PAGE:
like many people here today, i have concerns about the impact of the new funding policy on some of the smaller clubs. i am anxious that the smaller clubs that bring so much to the racing industry and to their local communities do not become lost under the new policy.
i support racing in the smaller communities. however, as minister for racing, i also support a vibrant, healthy and confident new zealand racing industry.
the ultimate responsibility for the welfare of racing now lies with the industry, not with the government.
as with other entertainment and gaming industries, racing must get on the right track of providing an attractive alternative for the leisure dollar, and must act responsibly in doing so.
like it or not, racing has to compete for the discretionary dollar. racing must ensure that it is the uppermost activity in the mind of the average punter when she makes choices about her entertainment spending.
will she go to the casino, will she go out for a meal, will she go to the movies, or will she go to the races or to the t.a.b.?
there are strong indications that, presently, all is not well with the racing industry. earlier this month, ernst & young released their independent performance and efficiency audits of the racing industry board and the t.a.b.
i understand that the auditors presented their findings to this audience yesterday.
delegates would have heard of multi-million dollar losses across the whole racing industry.
such losses are clearly unsustainable.
ernst & young find that the structures and policies of the racing industry are neither efficient nor effective and are not appropriate for the desired performance of the industry.
the racing industry board was established to develop policies that would be conducive to the economic development and financial welfare of racing.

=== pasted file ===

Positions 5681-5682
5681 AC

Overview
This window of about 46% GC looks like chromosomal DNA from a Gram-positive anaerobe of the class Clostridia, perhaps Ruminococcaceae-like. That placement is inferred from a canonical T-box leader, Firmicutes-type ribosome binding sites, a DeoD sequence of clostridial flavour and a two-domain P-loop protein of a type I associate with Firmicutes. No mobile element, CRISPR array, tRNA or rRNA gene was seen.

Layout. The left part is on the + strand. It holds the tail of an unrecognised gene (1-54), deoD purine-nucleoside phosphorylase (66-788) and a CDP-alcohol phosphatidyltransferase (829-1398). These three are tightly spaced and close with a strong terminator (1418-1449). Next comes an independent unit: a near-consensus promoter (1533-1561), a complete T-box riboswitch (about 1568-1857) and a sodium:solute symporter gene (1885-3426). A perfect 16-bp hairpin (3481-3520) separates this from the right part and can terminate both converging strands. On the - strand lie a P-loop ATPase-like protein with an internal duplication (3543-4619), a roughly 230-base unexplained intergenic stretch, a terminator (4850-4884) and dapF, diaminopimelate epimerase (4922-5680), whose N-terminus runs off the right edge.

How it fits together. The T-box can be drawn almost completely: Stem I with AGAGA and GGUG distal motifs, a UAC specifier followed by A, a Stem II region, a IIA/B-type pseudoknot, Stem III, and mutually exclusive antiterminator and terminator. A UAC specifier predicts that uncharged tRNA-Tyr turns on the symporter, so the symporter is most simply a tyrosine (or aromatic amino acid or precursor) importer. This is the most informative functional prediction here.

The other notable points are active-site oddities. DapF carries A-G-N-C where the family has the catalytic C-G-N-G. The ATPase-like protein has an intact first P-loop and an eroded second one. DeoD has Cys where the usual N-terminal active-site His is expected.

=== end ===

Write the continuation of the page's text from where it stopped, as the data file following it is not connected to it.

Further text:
in their audit of the r.i.b., ernst & young identify barriers that prevent the board from achieving that function.
for me, it is a critical finding of the audit that the racing industry board faces such barriers.
as minister for racing, it is my responsibility to support a healthy and confident racing industry.
earlier this month i spoke at the galloping conference. once again, i would like to take the opportunity to highlight several of the key areas for action identified in the audit of the r.i.b.:
the introduction of simplified enabling legislation
the removal of all subsidies so that the industry can know the real profitability of its product
the merger of the two racing boards to better effect the delivery of policy
a review of administrative structures to drive out costs
racing clubs to provide high quality off-course betting product at the best venues at the best time
a club led rationalisation of venues to provide the minimum number of racing surfaces to competitively deliver the product
the r.i.b. to contract with the t.a.b. to deliver a certain pay-out to the industry
the t.a.b. to negotiate with the clubs to deliver the off-course product, and
the resolution of the t.a.b. ownership issue
i welcome constructive debate and discussion on these issues, particularly on the t.ab. ownership issue and the proposal to merge the two racing boards.
however, the biggest challenges arising from the audits clearly lie with the racing industry. if change is to occur, that change must be driven by the industry itself.
i look forward to receiving the considered views of the industry in due course. indeed, this matter is to receive full consideration at the highest levels in government.
in conclusion, i would like to convey my thanks to the outgoing president of the racing conference, max bowden, and to edward rennell, your chief executive, for the assistance that they have afforded both me and my office.
i look forward to establishing a similarly productive working relationship with the new president, ralph kermode, and the new executive of harness racing new zealand.
it is important that i am kept fully briefed on industry matters.